Rocco Acocella was sailing through the Caribbean Sea during June of 2019, visiting numerous Caribbean islands with plans to sail south to Barranquilla, Colombia. While en route, his emergency signaling device (PLB1) went off 250 miles (385 km) from Barranquilla. It sent an emergency notification, along with his exact GPS coordinates, which has been used heavily in the search for the missing Italian sailor. Rocco Acocella and his boat are still missing.
He was the age of 32 years old when he officially went missing on June 17th. He was an expert sailor and navigator of the sea.
Here is a message from Rocco’s mother (with details of the story)
About Rocco Acocella and His Boat
Rocco Acocella has blue eyes, dark hard and fair skin. He often has a beard and long hair, although he sometimes cuts his hair to be shorter.
Rocco’s boat is an 26 foot (8 mt) Trimaran. A Trimaran is a boat with multiple hulls, similar to a Catamaran. The name of his boat is the “Trinavis”. Photos of the Trinavis can be seen below:
From the moment that he went missing, the direction of the wind and ocean currents indicates that his boat could have been pushed towards the shores of Colombia, Panama, Costa Rica and Nicaragua. However, since the last emergency signal on June 23rd, the boat hasn’t been found by search efforts.
Rocco Acocella was last seen on June 17th, only six days before the emergency PLB1 notified responders that his boat needed assistance. He was traveling alone on his boat.
On a Facebook page that was created to locate Rocco, people advise anyone with any information to take a photo of the evidence found and send the information to the following phone numbers:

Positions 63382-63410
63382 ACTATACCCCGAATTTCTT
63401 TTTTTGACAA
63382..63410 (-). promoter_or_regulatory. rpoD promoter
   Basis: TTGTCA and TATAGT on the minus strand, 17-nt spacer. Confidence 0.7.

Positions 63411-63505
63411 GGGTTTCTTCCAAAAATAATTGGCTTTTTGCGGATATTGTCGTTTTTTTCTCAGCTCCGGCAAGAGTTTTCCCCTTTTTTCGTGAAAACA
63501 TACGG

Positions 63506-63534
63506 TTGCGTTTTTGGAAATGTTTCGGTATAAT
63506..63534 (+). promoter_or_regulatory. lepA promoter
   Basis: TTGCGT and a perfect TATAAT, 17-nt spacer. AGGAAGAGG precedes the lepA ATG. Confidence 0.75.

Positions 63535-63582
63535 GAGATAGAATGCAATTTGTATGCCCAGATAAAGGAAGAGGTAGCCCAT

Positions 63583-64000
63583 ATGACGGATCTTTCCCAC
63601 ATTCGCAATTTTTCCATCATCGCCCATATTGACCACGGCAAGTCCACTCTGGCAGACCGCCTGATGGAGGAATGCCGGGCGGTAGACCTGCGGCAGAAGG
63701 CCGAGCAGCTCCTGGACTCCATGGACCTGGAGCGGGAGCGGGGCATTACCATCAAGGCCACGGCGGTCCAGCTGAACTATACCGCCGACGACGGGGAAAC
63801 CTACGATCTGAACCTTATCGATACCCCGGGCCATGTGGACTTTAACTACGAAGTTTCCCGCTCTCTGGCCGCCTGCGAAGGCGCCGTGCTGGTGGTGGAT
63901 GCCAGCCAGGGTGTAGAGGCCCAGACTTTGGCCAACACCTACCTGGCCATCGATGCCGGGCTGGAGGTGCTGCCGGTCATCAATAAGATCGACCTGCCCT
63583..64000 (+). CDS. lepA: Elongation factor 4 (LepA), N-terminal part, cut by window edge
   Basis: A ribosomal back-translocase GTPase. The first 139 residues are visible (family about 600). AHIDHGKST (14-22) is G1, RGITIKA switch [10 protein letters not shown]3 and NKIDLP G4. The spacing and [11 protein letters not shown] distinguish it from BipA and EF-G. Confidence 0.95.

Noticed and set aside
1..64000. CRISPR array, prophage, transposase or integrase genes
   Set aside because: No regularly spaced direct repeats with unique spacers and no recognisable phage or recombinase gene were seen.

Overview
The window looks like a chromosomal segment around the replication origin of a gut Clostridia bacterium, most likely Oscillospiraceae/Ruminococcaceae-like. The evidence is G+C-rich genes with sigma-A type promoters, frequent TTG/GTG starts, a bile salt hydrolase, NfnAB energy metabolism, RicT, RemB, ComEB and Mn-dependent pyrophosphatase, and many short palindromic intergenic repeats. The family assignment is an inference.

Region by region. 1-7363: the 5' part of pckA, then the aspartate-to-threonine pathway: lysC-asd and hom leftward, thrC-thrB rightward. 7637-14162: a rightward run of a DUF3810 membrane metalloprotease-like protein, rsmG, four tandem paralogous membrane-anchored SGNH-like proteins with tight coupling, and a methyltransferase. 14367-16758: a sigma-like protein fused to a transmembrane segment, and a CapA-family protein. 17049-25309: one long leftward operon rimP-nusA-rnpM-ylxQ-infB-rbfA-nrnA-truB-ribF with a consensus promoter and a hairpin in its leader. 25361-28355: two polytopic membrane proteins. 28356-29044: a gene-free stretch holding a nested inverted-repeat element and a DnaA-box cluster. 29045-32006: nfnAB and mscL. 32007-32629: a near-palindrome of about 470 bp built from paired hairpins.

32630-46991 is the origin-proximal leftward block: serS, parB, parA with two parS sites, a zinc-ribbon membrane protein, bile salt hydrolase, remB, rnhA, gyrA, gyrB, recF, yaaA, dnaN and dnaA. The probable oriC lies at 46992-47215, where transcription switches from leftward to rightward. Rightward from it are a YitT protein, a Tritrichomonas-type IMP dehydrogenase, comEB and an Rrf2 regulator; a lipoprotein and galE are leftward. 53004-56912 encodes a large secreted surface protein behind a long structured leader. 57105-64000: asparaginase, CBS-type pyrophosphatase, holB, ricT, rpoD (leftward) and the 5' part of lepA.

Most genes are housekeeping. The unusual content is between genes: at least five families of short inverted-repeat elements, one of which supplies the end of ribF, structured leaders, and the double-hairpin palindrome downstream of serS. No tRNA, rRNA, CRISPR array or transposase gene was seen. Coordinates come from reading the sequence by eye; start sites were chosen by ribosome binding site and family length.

+39 349 4168047
+39 333 2510900
Rocco’s goal was to eventually travel to Ecuador and become a tour guide.
Rocco Acocella’s Last Known Location
The emergency device provided his last known geographic coordinates, which is pinpointed below:
From the image above, you can see that he was nearing his destination to Colombia. The area where he was sailing is less dangerous than other areas closer to Venezuela.
Piracy and Crime Are Dangers On The Caribbean Sea
It’s well known that pirates still exist in the Caribbean Sea. And more recently, since 2010, there has been a rise in criminal activity in the sea near Venezuela, mainly due to poverty and desperation. In 2019, before Rocco began his trip, the BBC published a telling article about the rise of piracy in the region. The area of Trinidad & Tobago (seen in the east in the above map) is particularly dangerous.
Central America and South America are known to have a lot of crime. Disappearances and unsolved mysteries are common. Many people consider countries in Latin America to be lawless havens where criminal activity often goes unpunished. Additionally, the sea is known to be unforgiving.
My heart goes out to the family of Rocco Acocella and I hope that he is found.